Engine displacement

One complete cycle of a four-cylinder, four-stroke engine. The volume displaced is marked in orange.

Engine displacement is the volume swept by all the pistons inside the cylinders of a reciprocating engine in a single movement from top dead centre (TDC) to bottom dead centre (BDC). It is commonly specified in cubic centimetres (cc or cm3), litres (l), or (mainly in North America) cubic inches (CID). Engine displacement does not include the total volume of the combustion chamber.

Definition

Engine displacement is determined from the bore and stroke of an engine's cylinders. The bore is the diameter of the circular chambers cut into the cylinder block.

$\mbox{displacement} = {\pi\over 4} \times \mbox{bore}^2 \times \mbox{stroke} \times \mbox{number of cylinders}$

Or in decimal form:

$\mbox{displacement} = \mbox{bore}^2 \times 0.7854 \times \mbox{stroke} \times \mbox{number of cylinders}$

Examples: The 427 Chevy bore is 4.312 in, and the stroke is 3.65 in, therefore the displacement for this eight-cylinder engine is:

3.1416/4 × (4.312 in)2 × 3.65 in × 8 = 426.4 cu in

or:

(4.312 in)2 × 0.7854 × 3.65 in × 8 = 426.4 cu in

If the bore is 10 cm and the stroke is 5 cm with four cylinders, the calculation is:

3.1416/4 × (10 cm)2 × 5 cm × 4 = 1,570 cm3 = 1.57 litres

Units of measure

In the United States, the cubic inch was the commonly used unit of measurement until the 1980s by the manufacturers to express the displacement of engines for cars, trucks, etc. (e.g., the "426" in 426 Hemi refers to 426 cubic inches displaced). It is still used for this purpose in the context of the classic-car hobby, auto racing, and so forth.[citation needed]

The automotive industry currently uses the International System of Units / le Système international d'unités (SI), a modern metric system for this purpose worldwide (e.g. 6.1 litre Hemi). However, in markets accustomed to cubic inches, the actual displacement measurements of an engine are still given by many manufacturers in these units, usually along with metric value; e.g. the 6.1-litre Hemi's published displacement is 370.0 CID/6,059 cc.[1][2][3][4] Some examples of common CID-to-litre conversions are given below. Note that nominal sizes are not always precisely equal to actual sizes. This principle is frequently seen in engineering, tool standardization, etc. (for ease of use) and in marketing (when a big round number sounds more impressive, is more memorable, etc.).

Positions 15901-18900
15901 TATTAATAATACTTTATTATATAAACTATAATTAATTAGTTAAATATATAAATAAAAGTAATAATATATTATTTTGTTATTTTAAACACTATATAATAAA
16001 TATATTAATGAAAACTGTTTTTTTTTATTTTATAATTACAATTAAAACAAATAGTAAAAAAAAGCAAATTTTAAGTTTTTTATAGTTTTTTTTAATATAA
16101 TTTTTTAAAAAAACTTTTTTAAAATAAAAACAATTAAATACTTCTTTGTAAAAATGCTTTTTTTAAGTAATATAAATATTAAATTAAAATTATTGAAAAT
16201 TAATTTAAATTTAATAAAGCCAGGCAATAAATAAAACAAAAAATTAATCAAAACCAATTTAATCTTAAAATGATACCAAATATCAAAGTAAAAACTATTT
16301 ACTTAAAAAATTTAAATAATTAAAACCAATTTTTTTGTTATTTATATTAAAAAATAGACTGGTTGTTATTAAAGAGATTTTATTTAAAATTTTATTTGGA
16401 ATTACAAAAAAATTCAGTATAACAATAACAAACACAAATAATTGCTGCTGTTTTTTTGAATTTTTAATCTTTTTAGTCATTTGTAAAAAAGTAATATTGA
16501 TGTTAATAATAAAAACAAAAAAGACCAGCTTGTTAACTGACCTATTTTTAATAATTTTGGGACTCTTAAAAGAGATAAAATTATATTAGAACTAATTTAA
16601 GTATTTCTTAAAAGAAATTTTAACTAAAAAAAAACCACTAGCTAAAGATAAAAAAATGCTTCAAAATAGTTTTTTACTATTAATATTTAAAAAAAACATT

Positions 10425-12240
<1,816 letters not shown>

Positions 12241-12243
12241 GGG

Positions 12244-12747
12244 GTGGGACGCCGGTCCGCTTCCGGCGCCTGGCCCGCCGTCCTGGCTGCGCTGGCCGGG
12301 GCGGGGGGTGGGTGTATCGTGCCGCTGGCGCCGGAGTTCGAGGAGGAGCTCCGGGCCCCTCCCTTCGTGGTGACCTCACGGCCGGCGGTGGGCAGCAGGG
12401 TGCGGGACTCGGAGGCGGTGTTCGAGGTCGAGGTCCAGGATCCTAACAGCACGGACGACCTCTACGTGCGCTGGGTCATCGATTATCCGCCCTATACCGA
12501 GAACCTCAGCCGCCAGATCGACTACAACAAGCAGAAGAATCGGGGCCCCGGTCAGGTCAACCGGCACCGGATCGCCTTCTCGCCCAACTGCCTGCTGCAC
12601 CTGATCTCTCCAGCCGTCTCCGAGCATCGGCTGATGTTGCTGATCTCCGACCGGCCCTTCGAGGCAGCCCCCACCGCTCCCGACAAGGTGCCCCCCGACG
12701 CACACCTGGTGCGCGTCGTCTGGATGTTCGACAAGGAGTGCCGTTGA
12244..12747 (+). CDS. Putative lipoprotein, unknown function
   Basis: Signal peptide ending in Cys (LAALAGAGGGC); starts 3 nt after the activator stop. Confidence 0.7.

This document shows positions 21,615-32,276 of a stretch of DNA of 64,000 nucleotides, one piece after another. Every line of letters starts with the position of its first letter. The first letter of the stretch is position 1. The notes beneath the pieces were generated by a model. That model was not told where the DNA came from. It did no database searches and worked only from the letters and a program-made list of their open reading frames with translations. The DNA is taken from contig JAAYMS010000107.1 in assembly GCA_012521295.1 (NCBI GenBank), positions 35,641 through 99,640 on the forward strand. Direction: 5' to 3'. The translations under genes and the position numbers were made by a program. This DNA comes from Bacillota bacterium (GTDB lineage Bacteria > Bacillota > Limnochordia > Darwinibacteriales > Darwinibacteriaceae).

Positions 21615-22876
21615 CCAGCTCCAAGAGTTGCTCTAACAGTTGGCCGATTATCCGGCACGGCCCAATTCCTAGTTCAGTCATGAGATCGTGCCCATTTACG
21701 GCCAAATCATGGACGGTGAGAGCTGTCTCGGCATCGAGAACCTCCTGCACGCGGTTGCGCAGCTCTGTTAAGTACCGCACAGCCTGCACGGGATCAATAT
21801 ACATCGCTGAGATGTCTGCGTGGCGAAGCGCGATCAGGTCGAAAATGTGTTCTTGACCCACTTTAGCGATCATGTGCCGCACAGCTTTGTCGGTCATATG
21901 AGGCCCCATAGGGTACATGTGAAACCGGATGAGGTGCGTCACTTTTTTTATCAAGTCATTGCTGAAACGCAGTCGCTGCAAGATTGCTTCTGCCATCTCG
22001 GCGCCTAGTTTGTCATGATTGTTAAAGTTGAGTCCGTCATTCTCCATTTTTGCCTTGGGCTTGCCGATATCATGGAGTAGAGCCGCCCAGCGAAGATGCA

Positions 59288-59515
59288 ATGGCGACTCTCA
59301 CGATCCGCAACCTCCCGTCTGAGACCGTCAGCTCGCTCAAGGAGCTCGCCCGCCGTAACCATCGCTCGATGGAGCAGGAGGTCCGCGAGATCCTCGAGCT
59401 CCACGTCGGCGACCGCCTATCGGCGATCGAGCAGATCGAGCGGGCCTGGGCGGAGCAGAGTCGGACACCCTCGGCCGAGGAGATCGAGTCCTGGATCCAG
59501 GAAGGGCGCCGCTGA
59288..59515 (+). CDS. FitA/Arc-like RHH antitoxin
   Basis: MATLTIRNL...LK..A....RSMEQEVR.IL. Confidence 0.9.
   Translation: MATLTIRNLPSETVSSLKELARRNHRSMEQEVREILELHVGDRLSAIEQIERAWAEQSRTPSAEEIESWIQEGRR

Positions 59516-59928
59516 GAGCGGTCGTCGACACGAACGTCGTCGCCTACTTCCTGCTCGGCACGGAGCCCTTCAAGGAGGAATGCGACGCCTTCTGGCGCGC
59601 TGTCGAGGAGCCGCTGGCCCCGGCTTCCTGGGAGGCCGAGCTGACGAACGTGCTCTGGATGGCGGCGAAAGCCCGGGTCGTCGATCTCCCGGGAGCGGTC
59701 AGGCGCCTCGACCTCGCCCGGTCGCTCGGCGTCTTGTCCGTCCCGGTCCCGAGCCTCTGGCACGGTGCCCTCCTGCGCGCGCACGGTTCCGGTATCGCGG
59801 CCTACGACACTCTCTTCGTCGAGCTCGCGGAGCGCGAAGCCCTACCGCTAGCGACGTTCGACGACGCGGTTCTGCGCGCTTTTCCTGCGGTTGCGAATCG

make (± division) cubic inch displacement (CID)
- (actual) (nearest 1)
cubic inch displacement (CID)
- (nominal)
International System of Units (SI)
- (actual) (nearest 0.01)
International System of Units (SI)
- (nominal)
Honda, Kawasaki, others something close to 61 CID N/A (not marketed in CID) [something close to SI nominal] 1000 cc (= 1.0 litre)
Honda, Kawasaki, others something close to 98 CID N/A (not marketed in CID) [something close to SI nominal] 1600 cc (= 1.6-litre)
Honda, Kawasaki, others; Ford something close to 122 CID N/A (not marketed in CID) [something close to SI nominal] 2000 cc (= 2.0-litre)
GM (Pontiac, Buick, Oldsmobile, GMC, others) 151 CID N/A (not marketed in CID) [something close to SI nominal] 2.5-litre
Toyota, Ford, Chrysler, others something close to 183 CID N/A (not marketed in CID) [something close to SI nominal] 3.0-litre
AMC, Jeep, Chrysler (I6) 241.573 CID 242 CID 3,959 cc 4.0-litre
Ford something close to 244 CID N/A (not marketed in CID) [something close to SI nominal] 4.0-litre
Ford (Ford, Mercury), GM (Chevrolet, GMC) [something close to CID nominal] 250 CID 4.10-litre 4.1-litre
AMC, Jeep, International Harvester [something close to CID nominal] 258 CID 4.22-litre 4.2-litre
GM (Chevrolet, GMC, Oldsmobile) [something close to CID nominal] 262 CID 4.33-litre 4.3-litre
Ford (Ford, Mercury) [something close to CID nominal] 289 CID 4.74-litre N/A (not marketed in SI)